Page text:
I debated on whether or not to post last week's blog because I always want to use this platform to be a light for the Kingdom. As an optimist, I try my best to look at life from a glass-half-full perspective. The post had a "happy ending," but was, for the most part, pessimistic. I decided to post it anyway because I'm called to show people a God who will meet them where they are. People need to know that following Christ is the best decision they can ever make. God is marvelous, matchless, gracious, all that and more--however, even in following Him, especially in following Him, there will be days when you cry. There will be days when you're frustrated, when you don't know what's next, when you know there's a light at the end of the tunnel, but you're just tired of being in the tunnel...and that's okay. God loves you enough to "meet" you where you're tired, but here's where you hold up your end of the bargain: You have to be willing to let Him take care of you.

Image source: Alexandria First Baptist Church

Last week, I said I was tired of being in timeout, but I realized that only part of that was God allowing me to stay there. The other part was simply self-inflicted frustration, kicking and screaming.

O, what peace we often forfeit

O, what needless pain we bear

All because we do not carry

Everything to God in prayer!

This excerpt from the old hymn, "What a Friend We Have in Jesus" has been ministering to me so much in the past week. We complain to God that we have no peace, but the truth is, WE rob ourselves of peace when we try to be in control. In John 15:13‭-‬15, Jesus says: 

Greater love has no one than this: to lay down one’s life for one’s friends. You are my friends if you do what I command. I no longer call you servants, because a servant does not know his master’s business. Instead, I have called you friends, for everything that I learned from my Father I have made known to you. (NIV)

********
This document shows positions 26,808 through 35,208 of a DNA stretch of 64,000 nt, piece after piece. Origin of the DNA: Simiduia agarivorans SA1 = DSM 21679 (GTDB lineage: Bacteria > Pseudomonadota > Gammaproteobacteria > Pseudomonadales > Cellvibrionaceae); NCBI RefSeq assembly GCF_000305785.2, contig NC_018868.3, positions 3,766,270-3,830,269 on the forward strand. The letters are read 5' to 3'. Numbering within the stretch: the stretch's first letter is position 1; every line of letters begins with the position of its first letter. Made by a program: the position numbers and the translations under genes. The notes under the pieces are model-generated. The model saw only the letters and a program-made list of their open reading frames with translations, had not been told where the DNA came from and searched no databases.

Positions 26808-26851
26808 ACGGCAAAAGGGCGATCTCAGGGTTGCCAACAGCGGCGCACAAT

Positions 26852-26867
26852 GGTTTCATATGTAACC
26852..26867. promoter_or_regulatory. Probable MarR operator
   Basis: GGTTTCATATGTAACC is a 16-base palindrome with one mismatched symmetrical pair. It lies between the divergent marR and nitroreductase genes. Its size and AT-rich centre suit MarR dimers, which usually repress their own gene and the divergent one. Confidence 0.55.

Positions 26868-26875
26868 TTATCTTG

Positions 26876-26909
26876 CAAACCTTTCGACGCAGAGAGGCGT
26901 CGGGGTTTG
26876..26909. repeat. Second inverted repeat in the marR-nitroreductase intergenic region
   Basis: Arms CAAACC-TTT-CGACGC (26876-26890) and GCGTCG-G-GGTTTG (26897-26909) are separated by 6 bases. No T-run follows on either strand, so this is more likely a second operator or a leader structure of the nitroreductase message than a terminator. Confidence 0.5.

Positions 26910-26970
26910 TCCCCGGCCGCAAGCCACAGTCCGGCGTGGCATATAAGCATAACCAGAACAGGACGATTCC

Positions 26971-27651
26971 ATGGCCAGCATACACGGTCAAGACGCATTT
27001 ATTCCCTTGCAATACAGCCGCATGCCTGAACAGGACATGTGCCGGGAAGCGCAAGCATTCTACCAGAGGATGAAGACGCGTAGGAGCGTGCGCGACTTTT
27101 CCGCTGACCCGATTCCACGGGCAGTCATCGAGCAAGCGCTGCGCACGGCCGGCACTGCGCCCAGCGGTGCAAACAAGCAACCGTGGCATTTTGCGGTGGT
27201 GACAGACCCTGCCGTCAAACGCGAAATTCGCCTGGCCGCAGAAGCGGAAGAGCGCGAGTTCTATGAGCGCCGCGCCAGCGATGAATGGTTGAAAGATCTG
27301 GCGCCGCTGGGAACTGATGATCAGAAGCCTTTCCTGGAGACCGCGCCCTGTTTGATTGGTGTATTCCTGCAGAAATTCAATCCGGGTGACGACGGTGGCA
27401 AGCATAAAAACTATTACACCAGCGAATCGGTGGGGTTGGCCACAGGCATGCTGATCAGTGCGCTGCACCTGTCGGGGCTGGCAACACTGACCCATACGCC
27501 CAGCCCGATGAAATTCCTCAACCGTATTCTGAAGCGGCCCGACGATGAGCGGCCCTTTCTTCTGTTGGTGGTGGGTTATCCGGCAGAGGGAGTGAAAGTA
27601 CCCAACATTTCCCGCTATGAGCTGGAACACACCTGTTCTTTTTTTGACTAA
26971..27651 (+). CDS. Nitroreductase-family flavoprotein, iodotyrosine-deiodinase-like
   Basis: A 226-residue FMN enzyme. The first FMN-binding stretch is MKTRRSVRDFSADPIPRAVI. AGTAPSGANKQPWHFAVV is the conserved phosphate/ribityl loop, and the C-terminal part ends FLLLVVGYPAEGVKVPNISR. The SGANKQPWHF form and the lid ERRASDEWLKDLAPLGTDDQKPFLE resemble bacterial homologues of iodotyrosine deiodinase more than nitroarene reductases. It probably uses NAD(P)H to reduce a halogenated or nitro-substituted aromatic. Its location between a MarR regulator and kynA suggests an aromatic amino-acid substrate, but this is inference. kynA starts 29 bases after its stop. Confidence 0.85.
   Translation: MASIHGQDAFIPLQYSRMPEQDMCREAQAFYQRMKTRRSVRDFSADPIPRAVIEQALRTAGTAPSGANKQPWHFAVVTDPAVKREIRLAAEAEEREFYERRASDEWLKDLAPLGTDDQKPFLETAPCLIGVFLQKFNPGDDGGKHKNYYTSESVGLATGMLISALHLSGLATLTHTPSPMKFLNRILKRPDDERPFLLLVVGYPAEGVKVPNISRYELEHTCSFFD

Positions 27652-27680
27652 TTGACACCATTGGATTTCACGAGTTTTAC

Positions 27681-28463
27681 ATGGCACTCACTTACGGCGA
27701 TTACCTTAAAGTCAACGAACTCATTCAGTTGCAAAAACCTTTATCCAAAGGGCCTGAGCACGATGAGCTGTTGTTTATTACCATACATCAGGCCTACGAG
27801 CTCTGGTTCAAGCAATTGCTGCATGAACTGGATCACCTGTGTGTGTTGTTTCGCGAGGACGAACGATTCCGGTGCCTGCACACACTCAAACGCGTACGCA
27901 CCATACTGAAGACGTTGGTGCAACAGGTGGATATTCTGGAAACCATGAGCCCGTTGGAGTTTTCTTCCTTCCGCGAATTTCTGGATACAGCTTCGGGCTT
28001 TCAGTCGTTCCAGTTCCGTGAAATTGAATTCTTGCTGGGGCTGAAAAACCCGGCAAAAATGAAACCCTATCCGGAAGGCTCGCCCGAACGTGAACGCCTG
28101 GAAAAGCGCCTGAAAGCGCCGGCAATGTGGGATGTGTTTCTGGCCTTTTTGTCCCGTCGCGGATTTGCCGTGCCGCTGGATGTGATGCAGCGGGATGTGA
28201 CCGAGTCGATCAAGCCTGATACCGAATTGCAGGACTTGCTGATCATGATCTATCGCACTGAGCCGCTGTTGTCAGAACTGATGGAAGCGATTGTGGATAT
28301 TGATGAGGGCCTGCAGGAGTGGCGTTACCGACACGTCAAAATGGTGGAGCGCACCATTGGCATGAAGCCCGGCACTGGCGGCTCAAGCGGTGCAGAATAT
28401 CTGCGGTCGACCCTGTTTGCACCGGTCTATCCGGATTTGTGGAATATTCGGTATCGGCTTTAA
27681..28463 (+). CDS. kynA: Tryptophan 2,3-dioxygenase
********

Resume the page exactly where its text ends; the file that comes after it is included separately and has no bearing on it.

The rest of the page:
A friend is someone you can trust, someone you can lean on in times of distress, someone who will listen to you and be honest with you, who will not tell you what you want to hear, but rather, what you need to hear. God is the best friend we could ever hope to have. He wants to see us flourish, but before we step into the things He's promised us, we have to be pruned.

If God is taking you through something, it means He wants you to grow, most likely in anticipation of the next season. A good friend wouldn't send you to a new level unprepared. If it hurts now, it's because God is equipping you! Ask Him to open your heart and mind so He can speak to you in the pruning season. Ask Him to open your eyes so that you can see beyond your current situation and look into your future, but in the meantime, figure out what you're supposed to be learning. There is a lesson to be learned in every season. As James 1:2‭-‬4 reminds us, there is joy even in the in-between: